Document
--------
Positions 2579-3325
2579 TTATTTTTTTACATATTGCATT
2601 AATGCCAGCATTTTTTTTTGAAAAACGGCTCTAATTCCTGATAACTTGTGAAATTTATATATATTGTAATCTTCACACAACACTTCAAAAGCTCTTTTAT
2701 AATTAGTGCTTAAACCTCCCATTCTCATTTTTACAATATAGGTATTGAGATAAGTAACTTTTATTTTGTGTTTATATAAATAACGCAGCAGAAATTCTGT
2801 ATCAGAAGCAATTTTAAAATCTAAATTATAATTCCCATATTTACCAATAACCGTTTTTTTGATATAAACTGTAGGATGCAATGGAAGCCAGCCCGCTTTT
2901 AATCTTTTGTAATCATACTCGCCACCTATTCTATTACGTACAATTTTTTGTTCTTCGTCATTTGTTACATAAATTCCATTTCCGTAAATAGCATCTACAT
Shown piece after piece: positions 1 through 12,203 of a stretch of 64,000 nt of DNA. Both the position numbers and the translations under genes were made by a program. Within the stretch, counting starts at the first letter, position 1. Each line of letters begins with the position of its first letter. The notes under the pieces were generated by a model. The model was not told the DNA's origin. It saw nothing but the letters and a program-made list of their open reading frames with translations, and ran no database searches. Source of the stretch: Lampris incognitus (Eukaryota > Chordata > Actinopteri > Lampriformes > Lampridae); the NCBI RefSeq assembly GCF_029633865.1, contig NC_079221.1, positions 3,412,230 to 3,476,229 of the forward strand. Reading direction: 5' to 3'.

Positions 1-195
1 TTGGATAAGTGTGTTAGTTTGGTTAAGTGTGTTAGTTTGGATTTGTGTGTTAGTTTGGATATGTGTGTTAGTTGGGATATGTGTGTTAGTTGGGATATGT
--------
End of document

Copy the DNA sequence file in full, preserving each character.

Positions 2579-3325
2579 TTATTTTTTTACATATTGCATT
2601 AATGCCAGCATTTTTTTTTGAAAAACGGCTCTAATTCCTGATAACTTGTGAAATTTATATATATTGTAATCTTCACACAACACTTCAAAAGCTCTTTTAT
2701 AATTAGTGCTTAAACCTCCCATTCTCATTTTTACAATATAGGTATTGAGATAAGTAACTTTTATTTTGTGTTTATATAAATAACGCAGCAGAAATTCTGT
2801 ATCAGAAGCAATTTTAAAATCTAAATTATAATTCCCATATTTACCAATAACCGTTTTTTTGATATAAACTGTAGGATGCAATGGAAGCCAGCCCGCTTTT
2901 AATCTTTTGTAATCATACTCGCCACCTATTCTATTACGTACAATTTTTTGTTCTTCGTCATTTGTTACATAAATTCCATTTCCGTAAATAGCATCTACAT
Shown piece after piece: positions 1 through 12,203 of a stretch of 64,000 nt of DNA. Both the position numbers and the translations under genes were made by a program. Within the stretch, counting starts at the first letter, position 1. Each line of letters begins with the position of its first letter. The notes under the pieces were generated by a model. The model was not told the DNA's origin. It saw nothing but the letters and a program-made list of their open reading frames with translations, and ran no database searches. Source of the stretch: Lampris incognitus (Eukaryota > Chordata > Actinopteri > Lampriformes > Lampridae); the NCBI RefSeq assembly GCF_029633865.1, contig NC_079221.1, positions 3,412,230 to 3,476,229 of the forward strand. Reading direction: 5' to 3'.

Positions 1-195
1 TTGGATAAGTGTGTTAGTTTGGTTAAGTGTGTTAGTTTGGATTTGTGTGTTAGTTTGGATATGTGTGTTAGTTGGGATATGTGTGTTAGTTGGGATATGT